• We've been encountering lots of little problems with the Geo Metro (which still hasn't been named; "Shifty" is the current favorite).

    It seems it's been burning off oil one little puff at a time. Here it is, nearly empty, making a huge racket with the lifters.

    Sound and Fury

    Yes it's a Shakespeare quote. Read a book! Or at least go see a play!

    No original this time. You'll have to deal with YouTube sizes.

  • We recently purchased a used 1996 Geo Metro Sedan (in the forum parlance, a "4/5"). It was cheap, and mechanically sound (so far as we could determine), but it had a lot of minor problems: cosmetic, trim, and electrical.

    One of the biggest problems was that the driver's door didn't open from the inside. It doesn't sound huge, but coupled with the frequent Florida rain, and the driver's window not seating properly when rolled up... well, it needed immediate fixing. I had thought the problem was just a slipped actuator rod, but it turned out that the latch mechanism was borked.

    Locks online were $70 and up. Junkyards didn't have much in the way of Metros. I eventually found a '96 Metro Hatchback with a working lock; it looked the same to me. 30 minutes of swearing, 1/8 teaspoon of blood, and $20 later, I was ready to fulfill my wife's fondest wishes.

    Continue reading "Geo Metro Latch Swap"

  • Election day is here! Well, primary election day. I keep a log of politicians and their votes throughout the year, and when any election rolls around, I actually know what they've been up to. But I also keep every item they mail to me. I can compare their claims from year to year, validate them against my notes, and keep track of their desperation -- as measured in negative ads.

    Sometimes their mailing literature is the only thing I have to help make my decision.

    I've read enough of this stuff to see the patterns. There are always vague promises ("I'll represent you!"), nebulous qualifications ("I support family values!"), sweeping goals ("I want to fix the economy!") and ambiguous accusations ("My opponent is a Washington insider who only represents special interests!"). It's as if nobody wants to say anything specific.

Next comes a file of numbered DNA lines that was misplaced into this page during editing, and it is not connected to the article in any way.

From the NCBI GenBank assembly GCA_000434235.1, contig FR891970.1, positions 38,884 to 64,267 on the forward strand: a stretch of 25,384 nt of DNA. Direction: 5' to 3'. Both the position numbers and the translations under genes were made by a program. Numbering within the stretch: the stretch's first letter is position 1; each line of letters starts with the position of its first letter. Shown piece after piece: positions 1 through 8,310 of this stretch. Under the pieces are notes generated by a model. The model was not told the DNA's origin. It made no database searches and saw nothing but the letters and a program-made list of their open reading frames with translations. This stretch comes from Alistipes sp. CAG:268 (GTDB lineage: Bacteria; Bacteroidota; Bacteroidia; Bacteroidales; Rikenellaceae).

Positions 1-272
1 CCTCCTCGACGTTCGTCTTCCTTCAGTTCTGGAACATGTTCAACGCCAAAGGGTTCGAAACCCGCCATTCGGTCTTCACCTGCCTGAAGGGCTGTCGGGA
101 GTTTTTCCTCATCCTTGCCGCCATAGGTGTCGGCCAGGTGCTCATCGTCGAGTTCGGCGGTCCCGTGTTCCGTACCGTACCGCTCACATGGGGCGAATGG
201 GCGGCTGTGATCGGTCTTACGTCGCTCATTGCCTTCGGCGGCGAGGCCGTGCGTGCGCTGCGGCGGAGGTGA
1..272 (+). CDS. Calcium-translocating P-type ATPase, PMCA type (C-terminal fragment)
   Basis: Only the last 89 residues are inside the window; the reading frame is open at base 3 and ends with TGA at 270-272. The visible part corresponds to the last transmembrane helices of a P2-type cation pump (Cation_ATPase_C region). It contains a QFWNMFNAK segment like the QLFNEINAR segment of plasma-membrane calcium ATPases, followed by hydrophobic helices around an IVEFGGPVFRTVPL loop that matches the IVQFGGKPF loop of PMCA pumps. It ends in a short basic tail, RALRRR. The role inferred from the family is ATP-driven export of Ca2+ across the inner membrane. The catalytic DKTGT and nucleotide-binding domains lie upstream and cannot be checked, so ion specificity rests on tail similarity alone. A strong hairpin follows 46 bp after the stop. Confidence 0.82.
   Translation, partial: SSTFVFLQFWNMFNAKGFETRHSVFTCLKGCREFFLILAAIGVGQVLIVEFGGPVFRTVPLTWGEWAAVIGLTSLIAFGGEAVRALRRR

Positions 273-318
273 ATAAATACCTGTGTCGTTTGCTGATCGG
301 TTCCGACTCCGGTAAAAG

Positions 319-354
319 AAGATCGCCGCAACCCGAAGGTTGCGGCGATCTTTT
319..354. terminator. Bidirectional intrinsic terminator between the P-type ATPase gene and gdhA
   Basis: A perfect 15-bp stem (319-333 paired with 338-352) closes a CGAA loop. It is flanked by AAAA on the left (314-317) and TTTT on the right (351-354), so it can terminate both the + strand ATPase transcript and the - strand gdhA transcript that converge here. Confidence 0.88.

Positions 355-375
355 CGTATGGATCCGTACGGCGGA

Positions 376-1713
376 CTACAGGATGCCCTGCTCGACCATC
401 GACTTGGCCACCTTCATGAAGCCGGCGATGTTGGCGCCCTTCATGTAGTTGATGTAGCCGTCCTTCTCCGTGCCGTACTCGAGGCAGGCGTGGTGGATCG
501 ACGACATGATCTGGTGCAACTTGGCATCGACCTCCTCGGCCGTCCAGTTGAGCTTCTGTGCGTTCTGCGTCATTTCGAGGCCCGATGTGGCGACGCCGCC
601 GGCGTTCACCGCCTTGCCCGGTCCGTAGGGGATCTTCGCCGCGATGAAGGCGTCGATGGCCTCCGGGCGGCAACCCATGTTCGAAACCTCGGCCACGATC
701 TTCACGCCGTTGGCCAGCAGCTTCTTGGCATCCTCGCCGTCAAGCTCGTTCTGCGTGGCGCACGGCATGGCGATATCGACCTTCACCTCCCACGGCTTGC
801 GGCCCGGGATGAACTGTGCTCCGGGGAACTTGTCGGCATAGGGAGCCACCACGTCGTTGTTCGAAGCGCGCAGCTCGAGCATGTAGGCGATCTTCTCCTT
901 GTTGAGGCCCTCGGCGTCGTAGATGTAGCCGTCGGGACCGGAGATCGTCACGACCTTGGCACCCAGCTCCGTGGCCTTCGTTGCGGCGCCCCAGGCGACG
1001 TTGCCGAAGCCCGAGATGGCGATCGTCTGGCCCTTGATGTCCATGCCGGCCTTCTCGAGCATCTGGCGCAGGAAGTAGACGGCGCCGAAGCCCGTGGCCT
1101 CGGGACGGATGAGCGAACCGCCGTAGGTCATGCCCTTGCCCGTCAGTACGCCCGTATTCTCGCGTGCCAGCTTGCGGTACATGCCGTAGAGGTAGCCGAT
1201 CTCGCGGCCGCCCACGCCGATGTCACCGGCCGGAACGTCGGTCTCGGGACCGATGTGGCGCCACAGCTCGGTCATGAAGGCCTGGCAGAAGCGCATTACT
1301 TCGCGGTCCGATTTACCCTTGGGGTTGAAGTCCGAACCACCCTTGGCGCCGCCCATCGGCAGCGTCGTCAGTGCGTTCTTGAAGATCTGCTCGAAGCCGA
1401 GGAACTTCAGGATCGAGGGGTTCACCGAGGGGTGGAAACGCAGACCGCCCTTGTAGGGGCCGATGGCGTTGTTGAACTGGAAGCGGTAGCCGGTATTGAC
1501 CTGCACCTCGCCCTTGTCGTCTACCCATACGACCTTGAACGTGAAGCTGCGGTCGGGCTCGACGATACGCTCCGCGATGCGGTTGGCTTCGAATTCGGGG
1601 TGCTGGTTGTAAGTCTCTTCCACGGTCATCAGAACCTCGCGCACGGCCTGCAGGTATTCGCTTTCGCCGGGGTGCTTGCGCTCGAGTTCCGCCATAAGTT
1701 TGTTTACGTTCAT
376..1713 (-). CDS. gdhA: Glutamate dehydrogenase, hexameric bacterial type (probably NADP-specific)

I try to completely ignore the attacks and negativity. I recognize the indeterminate claims for what they are: meaningless. I want to know specifically what you intend to do to fulfill your duties and achieve your goals.

    Here's an example of what I'm up against. Here's the stack of literature I've received this season:

    Everything: 5 deep or more (big)

    And here's the literature that made a specific claim:

    Useful literature: 1 deep (big)


    While the claim itself was verifiable, the justifications he added to this claim were... well, not so much. Still, out of that giant pile, one decent mailer.

    There was one other useful bit:

    Backfire! (big)

    Perhaps I'm asking too much, but I actually want my politicians to be people who can recognize the good in their opposition and their policies. I want somebody who can compromise, somebody who's willing to listen. This little bit of name-calling had the opposite of its intended effect. Thanks, Sandy Adams! I now have a reason to vote for John Mica!

    Good luck in your own voting endeavors. I hope you can find the specific information you need to support a decision based on your goals, your vision, and your convictions.

  • Neatest tower defense game ever. (full size)

    It's been so long since I've updated, I figure I'd better jam everything else in here and move on. Part 7 of my series covering my trip to the SDS will wrap up a parade of awesome that has included a plasma-guided rocket, aerodynamic bicycle farings, a life-size remote control and motion base, an SUV car wash, an autonomous oil-spill cleaning robot, and a couple of unusual EVs.

    This time: multi-touch computer table! Wi-fi blood pressure monitor! Mine clearing robot car!! Frikken' BEER PONG TABLE... with frikken' LASERS!!! And EXCLAMATION POINTS!!!!

    Sorry, I got carried away. Not so many exclamation points. But all that other stuff? Totes.

    Continue reading "UCF Senior Design Symposium 2012, Part 7"

  • On a BOAT! ... Well, NEAR a boat. (full)

    Wait, part 6? I never thought I'd get that many. On the other hand, breaking the SDS into small parts was inevitable: all that awesome can't be contained in one post.

    How much awesome? Well, so far we've seen a plasma-guided rocket, aerodynamic bicycle farings, a life-size remote control and motion base, an SUV car wash, and an autonomous oil-spill cleaning robot. Is that enough awesome for you?

    Well, maybe for you. BUT NOT FOR ME! Today I'll be showing you the EVs I saw at the SDS.

    Continue reading "UCF Senior Design Symposium 2012, Part 6"